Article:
I’ve been very sad today. I wasn’t sure why, but I think it has something to do with the little girl inside of me. She has taken care of me my entire life. Her tactics and methods were not always approved by others or even myself, but they have kept me alive.
Kimmie (me) realized by around age five, there was no one looking out for her. Her mom gone, her dad a shell, and her stereotypical stepmother were not there for her. Her brother was in the same boat, though much older and biding his time to get out of there. Her sisters, even older, shipped off to a relative, once removed. So she got up by herself (no alarm clock provided), watched TV alone, grabbed her sandwich off the counter, and got herself to Kindergarten. There was the one time when she missed the cue that it was time to go to Kindergarten–kids walking by her window–and she wandered the street scared, crying, unsure of what to do. Her dad showed up in his car, laughing at her tears and hugging her. That was nice. He showed up and did something about it, which was unusual.
This little girl became, or maybe already was, ultra observant. She had to figure out how to get her needs met, how to survive. She had to squelch the fear, loneliness, and feelings of being unloved. The only way she knew how was to escape into books and food. When she was cast into the spidery Michigan basement to sleep at night, she would stay up until all were in bed and stuff bread into her mouth and then sneak back downstairs. Escapism kept her from dwelling on the fact that no one made sure she showered, appropriately dressed, brushed her hair, and she became not only the verbal punching bag of her step-siblings but also of the school. She knew she was not valued or loved. She had to keep her head down and trust no one.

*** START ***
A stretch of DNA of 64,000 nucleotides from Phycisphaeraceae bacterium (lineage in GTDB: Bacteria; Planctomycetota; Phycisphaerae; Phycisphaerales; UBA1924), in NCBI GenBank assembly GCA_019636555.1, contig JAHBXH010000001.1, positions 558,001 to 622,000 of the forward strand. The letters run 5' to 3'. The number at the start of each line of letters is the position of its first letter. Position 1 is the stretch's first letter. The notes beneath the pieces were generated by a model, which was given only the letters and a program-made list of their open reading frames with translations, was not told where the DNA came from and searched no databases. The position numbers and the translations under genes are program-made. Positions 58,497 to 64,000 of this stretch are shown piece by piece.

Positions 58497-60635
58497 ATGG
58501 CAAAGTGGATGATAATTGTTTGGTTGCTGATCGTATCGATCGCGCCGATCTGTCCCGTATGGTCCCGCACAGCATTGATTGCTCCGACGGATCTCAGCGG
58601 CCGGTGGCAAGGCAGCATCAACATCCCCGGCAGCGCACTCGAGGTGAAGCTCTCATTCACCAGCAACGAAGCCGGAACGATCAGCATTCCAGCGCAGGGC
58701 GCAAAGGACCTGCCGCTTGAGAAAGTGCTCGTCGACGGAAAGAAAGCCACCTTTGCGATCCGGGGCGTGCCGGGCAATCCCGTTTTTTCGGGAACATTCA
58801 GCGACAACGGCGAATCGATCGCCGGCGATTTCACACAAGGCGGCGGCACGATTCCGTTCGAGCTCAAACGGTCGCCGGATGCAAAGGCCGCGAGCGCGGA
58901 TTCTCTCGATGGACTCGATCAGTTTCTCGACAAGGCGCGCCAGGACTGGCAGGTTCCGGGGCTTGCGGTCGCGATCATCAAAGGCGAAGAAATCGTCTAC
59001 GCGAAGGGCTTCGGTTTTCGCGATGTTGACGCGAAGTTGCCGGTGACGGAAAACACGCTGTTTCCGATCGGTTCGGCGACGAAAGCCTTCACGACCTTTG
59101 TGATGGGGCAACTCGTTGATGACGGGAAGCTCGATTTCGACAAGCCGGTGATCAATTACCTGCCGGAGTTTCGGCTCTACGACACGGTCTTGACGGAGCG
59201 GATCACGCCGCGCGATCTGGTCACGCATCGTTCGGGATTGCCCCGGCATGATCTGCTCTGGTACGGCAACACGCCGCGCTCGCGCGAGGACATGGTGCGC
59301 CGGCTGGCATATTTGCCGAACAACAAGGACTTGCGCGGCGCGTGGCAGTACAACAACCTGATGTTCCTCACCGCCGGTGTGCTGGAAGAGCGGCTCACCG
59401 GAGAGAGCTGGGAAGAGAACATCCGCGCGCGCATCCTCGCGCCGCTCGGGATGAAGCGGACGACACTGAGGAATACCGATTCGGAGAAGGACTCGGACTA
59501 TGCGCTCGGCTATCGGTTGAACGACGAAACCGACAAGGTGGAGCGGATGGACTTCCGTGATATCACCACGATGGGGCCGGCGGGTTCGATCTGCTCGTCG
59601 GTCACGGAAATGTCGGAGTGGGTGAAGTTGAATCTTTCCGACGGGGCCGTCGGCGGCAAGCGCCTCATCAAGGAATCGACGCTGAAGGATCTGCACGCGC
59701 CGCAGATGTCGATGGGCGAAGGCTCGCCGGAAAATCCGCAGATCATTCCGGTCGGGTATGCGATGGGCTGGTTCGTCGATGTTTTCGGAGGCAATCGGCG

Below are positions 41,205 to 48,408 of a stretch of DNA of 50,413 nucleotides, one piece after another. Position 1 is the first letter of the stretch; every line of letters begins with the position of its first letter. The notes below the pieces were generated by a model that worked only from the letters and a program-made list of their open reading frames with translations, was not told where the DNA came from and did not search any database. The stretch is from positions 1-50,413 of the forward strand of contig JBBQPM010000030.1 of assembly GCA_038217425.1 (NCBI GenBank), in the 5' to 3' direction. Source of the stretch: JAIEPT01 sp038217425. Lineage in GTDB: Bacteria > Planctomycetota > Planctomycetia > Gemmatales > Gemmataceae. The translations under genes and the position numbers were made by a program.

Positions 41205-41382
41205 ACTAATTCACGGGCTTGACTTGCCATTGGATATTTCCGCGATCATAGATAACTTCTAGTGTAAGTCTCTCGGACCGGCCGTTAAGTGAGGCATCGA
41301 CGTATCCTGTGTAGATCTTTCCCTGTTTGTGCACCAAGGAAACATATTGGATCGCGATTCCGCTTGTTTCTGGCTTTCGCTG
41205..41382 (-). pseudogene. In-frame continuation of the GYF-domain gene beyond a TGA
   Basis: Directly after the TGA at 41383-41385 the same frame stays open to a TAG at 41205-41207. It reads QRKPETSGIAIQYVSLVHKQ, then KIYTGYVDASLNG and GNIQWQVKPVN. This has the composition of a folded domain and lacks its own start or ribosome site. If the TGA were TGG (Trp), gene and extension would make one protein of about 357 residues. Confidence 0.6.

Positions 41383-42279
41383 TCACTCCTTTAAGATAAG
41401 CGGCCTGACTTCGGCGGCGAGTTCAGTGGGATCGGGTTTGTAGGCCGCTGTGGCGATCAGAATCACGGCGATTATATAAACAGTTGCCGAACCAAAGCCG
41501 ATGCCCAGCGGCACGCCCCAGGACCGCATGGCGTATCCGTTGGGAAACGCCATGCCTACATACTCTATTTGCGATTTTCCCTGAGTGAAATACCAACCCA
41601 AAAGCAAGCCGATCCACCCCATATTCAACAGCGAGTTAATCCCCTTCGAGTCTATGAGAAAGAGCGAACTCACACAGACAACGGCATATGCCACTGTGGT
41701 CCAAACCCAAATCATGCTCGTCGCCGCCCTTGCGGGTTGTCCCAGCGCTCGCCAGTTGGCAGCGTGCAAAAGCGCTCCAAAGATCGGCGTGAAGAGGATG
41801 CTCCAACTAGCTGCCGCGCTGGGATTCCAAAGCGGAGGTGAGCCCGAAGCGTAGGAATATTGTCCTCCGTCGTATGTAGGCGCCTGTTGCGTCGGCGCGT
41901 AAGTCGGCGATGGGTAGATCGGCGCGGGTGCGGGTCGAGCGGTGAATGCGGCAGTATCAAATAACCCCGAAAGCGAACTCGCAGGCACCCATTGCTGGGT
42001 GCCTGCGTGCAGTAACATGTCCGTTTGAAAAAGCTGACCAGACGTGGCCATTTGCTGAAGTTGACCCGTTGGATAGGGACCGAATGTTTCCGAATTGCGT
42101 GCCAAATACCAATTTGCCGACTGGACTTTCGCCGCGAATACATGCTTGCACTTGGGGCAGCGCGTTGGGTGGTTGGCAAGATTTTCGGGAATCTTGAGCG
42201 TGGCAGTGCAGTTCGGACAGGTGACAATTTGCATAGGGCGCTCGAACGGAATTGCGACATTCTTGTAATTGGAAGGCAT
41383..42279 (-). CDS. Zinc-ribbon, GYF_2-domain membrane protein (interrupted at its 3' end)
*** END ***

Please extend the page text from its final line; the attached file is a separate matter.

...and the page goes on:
Just read and eat and watch TV. Those were her friends, and it worked. The little girl is now 50. But she is aware she is losing her control over the older Kimberly. That’s right; she even changed what name she goes by. The little girl knows she will have to go to her proper place, Kimberly’s memories, which is where she belongs. She is scared for them–Kimmie and Kimberly. She is scared that the new tactics Kimberly is learning to navigate life will fail, for they are mostly untested. She is sad that she is no longer needed.
Kimmie, this is Kimberly. I love you and am so proud of you for surviving. Thank you for getting me to this point in my life. I see you. I value you. I love you. You did all the hard work, and here I am, three children and two grandchildren later, finally, able to let you rest. I’m finally able to stand up and let my adult self take charge. You have been in charge for so many years out of necessity and then out of habit and fear. Now I say to you, “Your job is over, and you may rest in the love of the Father who created you. Thank you for stepping back to your proper place in my life. I love you.”